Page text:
In this feature article, we chat with one of our first ever QCE lecturers, forum administrator “Bri MT”. Bri graduated with an excellent ATAR of 98.30, and now leads the student community on the ATAR Notes Forums. Get involved for guides, Q&A, and an awesome online community.
ATAR Notes: Bri, thanks so much for joining us. Back in high school, you received a fantastic ATAR. What are three study tips you would give to current QCEers?
Bri MT: 1. Make sure you take care of your wellbeing to the extent that you can. I doubt that anyone is going to be perfect in this regard, but having positive habits, getting enough sleep, and taking some time out for activities that restore you is important. Getting this right helps you be happier and do better academically, so it’s a double-win.
2. Use QCAA resources. The syllabus should be your best friend and the sample assessment feedback on your subject pages is also incredibly valuable. Familiarise yourself with these – you can’t get a more accurate picture than looking straight to the source.
3. Ask and answer questions. It can feel very intimidating to speak up, but this gives you instant feedback. I’d rather look ignorant in the short term than to not grow and learn. Additionally, the whole point of your education is to be learning – you’re not meant to already be 100% confident and know all of the answers. Whether it’s a teacher, tutor, friends, or on the forums, asking and answering questions is a huge help.
ATAR Notes: You were one of our very first QLD lecturers. What do you think are some of the benefits of free ATAR Notes lectures?
Bri MT: For me a great thing about the lectures is that you get the opportunity to hear the content from another source and learn a new perspective on it. There are always going to be things that click with some people and not others, so seeing this different way of explaining things is a great advantage. Another aspect is that you get more exposure to the content, so if you’ve missed something in class this could catch that, or just give you another opportunity to remember content you’ve forgotten.
Additionally, pre-learning some content is something I found useful for my senior high school years as it was less intimidating when I came across it in class and I felt ahead. That confidence boost can be great. Mindset can have a big impact on a lot of high school – if you feel the content is too hard you’re more likely to give up and create a negative self-fulfilling prophecy. Alternatively, if you have more confidence this can inspire you and make your studies more enjoyable as well as receiving higher marks.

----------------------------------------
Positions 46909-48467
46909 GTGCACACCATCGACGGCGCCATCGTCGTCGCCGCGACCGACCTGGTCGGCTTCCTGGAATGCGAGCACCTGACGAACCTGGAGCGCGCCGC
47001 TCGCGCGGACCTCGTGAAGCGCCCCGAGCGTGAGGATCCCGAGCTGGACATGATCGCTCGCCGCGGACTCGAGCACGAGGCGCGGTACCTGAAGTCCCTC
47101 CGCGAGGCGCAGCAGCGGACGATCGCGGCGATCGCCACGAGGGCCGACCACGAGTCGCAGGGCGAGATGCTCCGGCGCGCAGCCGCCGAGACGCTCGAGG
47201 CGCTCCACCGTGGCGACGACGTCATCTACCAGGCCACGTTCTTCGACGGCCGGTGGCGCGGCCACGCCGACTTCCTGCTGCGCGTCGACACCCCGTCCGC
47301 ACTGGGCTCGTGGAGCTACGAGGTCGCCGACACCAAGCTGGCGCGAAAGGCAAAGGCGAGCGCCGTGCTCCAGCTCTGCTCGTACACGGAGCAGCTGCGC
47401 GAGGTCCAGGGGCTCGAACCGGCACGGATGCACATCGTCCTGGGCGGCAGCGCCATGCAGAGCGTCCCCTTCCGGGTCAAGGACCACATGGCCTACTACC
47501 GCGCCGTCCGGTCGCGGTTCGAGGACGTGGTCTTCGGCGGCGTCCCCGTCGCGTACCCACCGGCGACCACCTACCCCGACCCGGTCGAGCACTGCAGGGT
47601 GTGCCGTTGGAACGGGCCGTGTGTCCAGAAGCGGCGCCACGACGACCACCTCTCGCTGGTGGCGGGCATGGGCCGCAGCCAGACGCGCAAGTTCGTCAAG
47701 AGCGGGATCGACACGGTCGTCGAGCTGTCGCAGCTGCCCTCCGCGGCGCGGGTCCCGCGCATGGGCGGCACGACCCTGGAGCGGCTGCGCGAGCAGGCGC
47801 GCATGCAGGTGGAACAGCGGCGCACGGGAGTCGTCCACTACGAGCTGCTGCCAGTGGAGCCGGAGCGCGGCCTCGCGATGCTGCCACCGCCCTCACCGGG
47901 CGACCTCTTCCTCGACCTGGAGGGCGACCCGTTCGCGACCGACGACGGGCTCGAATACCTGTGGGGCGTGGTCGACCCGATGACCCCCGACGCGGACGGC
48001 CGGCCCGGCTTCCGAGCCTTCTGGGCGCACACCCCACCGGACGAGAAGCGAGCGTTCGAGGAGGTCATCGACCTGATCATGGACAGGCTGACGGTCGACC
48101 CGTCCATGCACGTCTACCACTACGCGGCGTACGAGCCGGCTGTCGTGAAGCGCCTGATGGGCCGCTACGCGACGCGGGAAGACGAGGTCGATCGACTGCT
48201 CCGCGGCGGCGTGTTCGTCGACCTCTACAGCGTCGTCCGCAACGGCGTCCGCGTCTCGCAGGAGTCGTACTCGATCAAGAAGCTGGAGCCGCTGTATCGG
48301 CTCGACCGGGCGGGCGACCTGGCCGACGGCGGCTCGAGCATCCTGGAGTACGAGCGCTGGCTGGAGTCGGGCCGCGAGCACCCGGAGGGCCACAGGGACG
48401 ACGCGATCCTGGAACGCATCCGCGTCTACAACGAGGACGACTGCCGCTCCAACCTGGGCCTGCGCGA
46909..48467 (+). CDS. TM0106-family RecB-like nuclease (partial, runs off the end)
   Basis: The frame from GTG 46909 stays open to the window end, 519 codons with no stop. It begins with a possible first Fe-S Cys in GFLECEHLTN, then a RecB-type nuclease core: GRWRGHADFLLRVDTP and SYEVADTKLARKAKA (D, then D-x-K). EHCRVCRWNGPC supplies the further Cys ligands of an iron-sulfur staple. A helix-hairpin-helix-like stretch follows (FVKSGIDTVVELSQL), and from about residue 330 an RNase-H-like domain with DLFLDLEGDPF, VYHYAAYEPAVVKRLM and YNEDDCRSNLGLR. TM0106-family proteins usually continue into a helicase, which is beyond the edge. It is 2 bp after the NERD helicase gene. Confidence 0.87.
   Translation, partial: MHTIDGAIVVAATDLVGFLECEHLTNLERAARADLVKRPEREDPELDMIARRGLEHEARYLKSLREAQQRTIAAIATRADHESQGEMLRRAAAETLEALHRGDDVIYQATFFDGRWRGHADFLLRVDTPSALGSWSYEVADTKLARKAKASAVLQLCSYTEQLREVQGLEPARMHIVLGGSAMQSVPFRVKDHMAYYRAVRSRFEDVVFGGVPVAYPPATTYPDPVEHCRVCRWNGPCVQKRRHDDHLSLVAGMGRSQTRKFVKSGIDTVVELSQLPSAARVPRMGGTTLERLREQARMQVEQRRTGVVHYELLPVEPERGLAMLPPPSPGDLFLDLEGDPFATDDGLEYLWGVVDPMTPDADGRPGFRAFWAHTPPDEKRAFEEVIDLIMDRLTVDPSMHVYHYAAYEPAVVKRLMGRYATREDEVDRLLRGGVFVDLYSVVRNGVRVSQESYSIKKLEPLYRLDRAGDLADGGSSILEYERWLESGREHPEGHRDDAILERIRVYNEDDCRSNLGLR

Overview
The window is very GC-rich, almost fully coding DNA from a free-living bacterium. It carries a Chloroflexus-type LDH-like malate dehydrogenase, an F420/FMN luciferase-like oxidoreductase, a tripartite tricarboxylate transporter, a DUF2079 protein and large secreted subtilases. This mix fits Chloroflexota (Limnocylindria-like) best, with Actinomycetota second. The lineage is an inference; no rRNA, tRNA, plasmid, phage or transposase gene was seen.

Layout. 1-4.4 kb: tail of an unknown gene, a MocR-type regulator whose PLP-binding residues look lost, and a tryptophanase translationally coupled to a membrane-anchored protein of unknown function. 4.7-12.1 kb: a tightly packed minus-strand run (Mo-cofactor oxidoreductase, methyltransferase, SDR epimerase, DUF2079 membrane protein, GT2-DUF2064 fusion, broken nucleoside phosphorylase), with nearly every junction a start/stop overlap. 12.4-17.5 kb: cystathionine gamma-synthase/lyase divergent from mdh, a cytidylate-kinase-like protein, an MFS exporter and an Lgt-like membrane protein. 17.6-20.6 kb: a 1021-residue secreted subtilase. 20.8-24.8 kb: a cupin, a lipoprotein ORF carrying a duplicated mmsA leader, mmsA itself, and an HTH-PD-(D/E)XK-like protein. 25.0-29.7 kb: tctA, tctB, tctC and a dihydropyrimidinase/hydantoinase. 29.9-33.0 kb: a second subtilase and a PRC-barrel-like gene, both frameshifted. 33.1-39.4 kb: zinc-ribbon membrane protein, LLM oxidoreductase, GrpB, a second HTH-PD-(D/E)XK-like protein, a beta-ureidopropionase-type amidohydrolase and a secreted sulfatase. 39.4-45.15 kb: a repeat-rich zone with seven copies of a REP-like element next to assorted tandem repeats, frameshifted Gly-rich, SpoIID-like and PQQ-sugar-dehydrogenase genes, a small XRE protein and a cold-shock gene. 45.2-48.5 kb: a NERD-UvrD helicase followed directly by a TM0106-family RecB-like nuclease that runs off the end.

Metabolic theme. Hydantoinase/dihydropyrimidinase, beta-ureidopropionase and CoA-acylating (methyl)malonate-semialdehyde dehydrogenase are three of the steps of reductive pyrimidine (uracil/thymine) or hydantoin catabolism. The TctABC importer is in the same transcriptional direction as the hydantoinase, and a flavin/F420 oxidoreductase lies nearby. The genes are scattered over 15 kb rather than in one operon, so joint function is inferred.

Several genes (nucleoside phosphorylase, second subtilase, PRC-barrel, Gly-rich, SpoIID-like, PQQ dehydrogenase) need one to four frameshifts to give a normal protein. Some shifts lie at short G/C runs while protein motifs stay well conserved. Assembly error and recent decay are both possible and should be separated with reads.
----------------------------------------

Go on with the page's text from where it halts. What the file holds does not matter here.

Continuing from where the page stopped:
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ATAR Notes: You’re currently in your Honours year at university. How did you find the move from high school to uni? What have some of the major differences been for you?
Bri MT: When I started at uni I was travelling 3 hours each way just to get to class, whereas I went to school close to home. I personally made closer friends in uni than in high school and much faster as well but this can vary depending on the student. In uni people often have very different schedules, so it’s more effort and organisation to build those connections but it’s absolutely worth it.
On the academic side, uni is more self-led and self-driven than high school. I enjoyed this freedom and being able to choose classes I believed in with people who also cared about those areas. I feel more like what I’m learning makes a real difference. Being in honours now in particular, I’m using the skills and knowledge from my uni studies to work on a real-world project. It’s intimidating but more rewarding.
People tend to care less about marks in university and aren’t as competitive (this can be different in courses where a lot of people are competing for a small number of places in postgrad e.g. biomed). Of course, this also varies between people but generally other people aren’t going to care much about your marks.
ATAR Notes: What are some resources you can recommend for current QCE students?
Bri MT: 100% the QCAA website is something you should become familiar with. Look at your subject pages, not just for the syllabus but for the other resources and information there. Look at the sample assessments before you start yours and read the comments. Make sure you don’t just skim through and that you process the feedback.
Your teacher is a great resource for you. Not everyone is thrilled with their teacher but often if you talk to them about what you want to achieve and ask them for help they will be supportive. They’ve seen other students go through this and are an easily accessible resource.
The QCE forums are a great place to get free anonymous help from someone outside of your school. They’re particularly good for when you want a student perspective or some extra feedback. If you’re finding that targeted, regular support would be beneficial for you you might also want to look into tutoring.
The internet has a bunch of resources on a range of topics and some things designed outside of the QCE system may also be useful for you but the key thing here is that you should be very familiar with the syllabus. Otherwise, you may end up focusing on things that you can’t be assessed on or that contradict QCE-level understanding. If you’re not sure if something is in the syllabus, ask someone.
This concludes PART 1 of our interview with Bri – 98+ ATAR achiever and QCE lecturer. Keep an eye out for PART 2, where we’ll finish our chat with Bri.
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